From The Editor // November/December 2016
This incredibly polarizing presidential campaign and election are finally behind us. To quote from Robert Hunter’s lyrics in the Grateful Dead song “Truckin’,” “…what a long, strange trip it has been.”
This was a campaign like no other in my memory. Along with so many Americans, I was horrified by the angry rhetoric regularly hurled at immigrants, women, Mexicans, Muslims, African-Americans, and, yes, Jews. And like so many American Jews, I was continually surprised by how many times Jews, Judaism and various Jewish-related controversies came to dominate the news cycle. Although accustomed by now to playing a prominent role in presidential elections, American Jews today are less used to this kind of attention. Sadly, this campaign will be remembered for numerous incidents that either were discomfiting to Jews or, in some cases, constituted outright anti-Semitism. In this issue, Moment looks back at a few of those incidents that our editors found particularly troubling. We also publish an interview with Washington Post columnist Jennifer Rubin, a staunch conservative, in which she talks about her evolution from a Jeane Kirkpatrick fan to a Romney supporter to a member of the Never Trump club.
Each edition of Moment has a way of taking shape around a theme, and this one is no different. American Jews and their relationship to Israel was a major concern of our late founders Leonard Fein and Elie Wiesel when they started the magazine in 1975. There have always been two broad tendencies among American Jews—universalism and particularism—as Fein once pointed out in these pages, and this distinction has, in part, informed their stances regarding Israel. Although not everyone would agree, our impression is that the ties between American Jews and the Jewish state are now stretched thinner than ever and may be in danger of breaking if the issues that separate them are not addressed.
Our cover symposium wades into these tensions and deep emotional ties. Scholars, journalists, leaders, rabbis and others, including Yossi Klein Halevi, Dov Waxman, Julie Schonfeld, Ethan Bronner, Elliott Abrams, Daniel Gordis, Hasia Diner and Lisa Goldman, share their very different perspectives. These articulate, thoughtful responses form a nuanced spectrum of opinion that should be read by every American Jew today—and by Israeli Jews as well.
Lest we forget that the earth was still turning on its axis while we were consumed with deciding who would lead the free world, two of our opinion pieces remind us. Columnist Gershom Gorenberg zooms in on Israel, on the Western Wall, or Kotel, in particular. The much-vaunted agreement to expand it to include worship space for non-Orthodox Jews has fallen apart. Gorenberg warns against fixating on the Kotel, which he believes is but one skirmish in the larger struggle for religious freedom in Israel. Michael Rubin catches us up on another important development, the recent rapprochement between Recep Tayyip Erdogan’s Turkey and Israel.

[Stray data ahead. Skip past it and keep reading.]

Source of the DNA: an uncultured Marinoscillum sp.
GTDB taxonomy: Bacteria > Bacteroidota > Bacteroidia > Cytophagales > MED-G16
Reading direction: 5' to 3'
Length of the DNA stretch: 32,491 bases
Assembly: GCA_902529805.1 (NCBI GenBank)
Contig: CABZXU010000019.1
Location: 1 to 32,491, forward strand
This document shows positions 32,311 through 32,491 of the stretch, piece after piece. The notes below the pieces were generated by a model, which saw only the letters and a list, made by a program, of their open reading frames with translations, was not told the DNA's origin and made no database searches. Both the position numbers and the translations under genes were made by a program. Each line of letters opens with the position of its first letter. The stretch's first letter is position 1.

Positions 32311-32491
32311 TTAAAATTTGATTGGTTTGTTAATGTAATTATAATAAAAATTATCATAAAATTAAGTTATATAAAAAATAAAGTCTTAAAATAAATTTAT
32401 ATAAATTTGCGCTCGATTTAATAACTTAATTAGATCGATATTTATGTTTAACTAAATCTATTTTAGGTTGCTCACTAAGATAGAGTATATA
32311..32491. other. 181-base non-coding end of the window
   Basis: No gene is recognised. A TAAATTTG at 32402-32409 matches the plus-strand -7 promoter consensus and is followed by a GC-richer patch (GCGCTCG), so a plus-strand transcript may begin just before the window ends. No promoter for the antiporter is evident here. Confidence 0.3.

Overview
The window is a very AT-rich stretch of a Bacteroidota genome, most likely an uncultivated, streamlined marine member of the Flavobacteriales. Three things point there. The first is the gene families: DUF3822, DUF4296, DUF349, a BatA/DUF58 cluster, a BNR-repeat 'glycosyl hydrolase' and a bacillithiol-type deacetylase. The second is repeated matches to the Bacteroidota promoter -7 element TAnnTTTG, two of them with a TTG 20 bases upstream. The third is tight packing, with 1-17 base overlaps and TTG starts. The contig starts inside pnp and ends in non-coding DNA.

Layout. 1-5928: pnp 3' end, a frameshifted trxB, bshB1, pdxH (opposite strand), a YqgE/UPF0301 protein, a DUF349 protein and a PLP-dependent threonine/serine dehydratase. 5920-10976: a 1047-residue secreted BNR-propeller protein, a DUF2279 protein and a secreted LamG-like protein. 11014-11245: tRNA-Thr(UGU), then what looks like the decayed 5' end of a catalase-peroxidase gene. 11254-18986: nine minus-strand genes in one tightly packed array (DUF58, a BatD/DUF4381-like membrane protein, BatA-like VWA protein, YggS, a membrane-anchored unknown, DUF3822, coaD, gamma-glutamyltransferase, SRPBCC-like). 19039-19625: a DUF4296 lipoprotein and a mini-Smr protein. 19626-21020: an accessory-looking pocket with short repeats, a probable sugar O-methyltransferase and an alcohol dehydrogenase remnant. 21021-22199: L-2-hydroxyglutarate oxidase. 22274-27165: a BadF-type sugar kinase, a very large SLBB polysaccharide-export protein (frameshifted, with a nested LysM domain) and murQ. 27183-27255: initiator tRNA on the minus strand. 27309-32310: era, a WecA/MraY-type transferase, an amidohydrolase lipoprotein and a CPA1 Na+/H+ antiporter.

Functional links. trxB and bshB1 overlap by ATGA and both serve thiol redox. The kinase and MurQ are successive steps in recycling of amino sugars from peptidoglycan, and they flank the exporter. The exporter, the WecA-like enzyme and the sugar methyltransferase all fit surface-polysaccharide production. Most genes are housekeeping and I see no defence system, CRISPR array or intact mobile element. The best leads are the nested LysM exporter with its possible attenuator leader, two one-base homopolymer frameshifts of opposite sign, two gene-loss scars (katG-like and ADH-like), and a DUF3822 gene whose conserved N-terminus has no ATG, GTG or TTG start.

Meanwhile, as you will see in this issue, Jewish culture is flourishing. We review Michael Chabon’s new tome, Amos Oz’s first novel in 10 years and a collection of essays on anti-Semitism compiled by the late Robert Wistrich. You’ll learn new Yiddish words for modern inventions, such as shoys-komputer (laptop) and blitspost (email), proving that Yiddish remains a living language. We take you to an exhibition celebrating medieval Jerusalem, and we recount the history of Hanukkah gelt. Plus, we give you a taste of latkes—my dad’s latkes, to be exact.
We publish a powerful piece of fiction, “Turboatom,” by Steven Volynets. His story is the 2016 winner of our Moment Magazine-Karma Foundation Short Fiction Contest. You may not have heard his name before, but we predict that you will hear it again. Noted author and contest judge Nicholas Delbanco had this to say about his story: “From first to final sentence the language is vivid and clear,” he writes. “The narrator moves through space and time with easy authority, and the subject—Chernobyl and its lethal aftermath—is an important one. Told from childhood’s vantage, with a retrospect and overlay of adult knowingness, this homage to a martyred father makes nuclear catastrophe come, in the literal sense, home. The ‘halo of green glow’ alluded to at story’s start becomes an all-embracing blaze, and much gets lost or wrecked. But there’s hard-won survival as well, and the confrontation at tale’s end amounts to ‘…living proof that I once had a childhood and home, a ravaged history all of my own.’ Great power here; great grace of utterance, and the story should be widely read ‘lest we forget.’”
You can find “Turboatom” on page 46 and our interview with Volynets on page 53. Hear him read from his story, as well as listen to a conversation on memory and writing between Delbanco and U.S. Poet Laureate Robert Pinsky, at our contest award and literary evening on November 15 in Manhattan. This evening will be dedicated to the memory of our late fiction editor and dear friend, Alan Cheuse.
I also want to personally invite you to our annual benefit in support of the magazine and its projects. On December 18, we will be holding our 2016 Gala and Awards Dinner in Washington, DC. We will be remembering Elie Wiesel with music and words. To learn more about this special evening, turn to page 17 or visit momentmag.com/2016-gala.
We work hard to keep the conversation calm, civilized and balanced, while amplifying voices that would otherwise go unheard. This is not an easy task, and we cannot do it without you. Help us by giving Moment subscriptions as Hanukkah gifts to your friends and family, and make a year-end contribution to support our work.
Thank you and happy Hanukkah!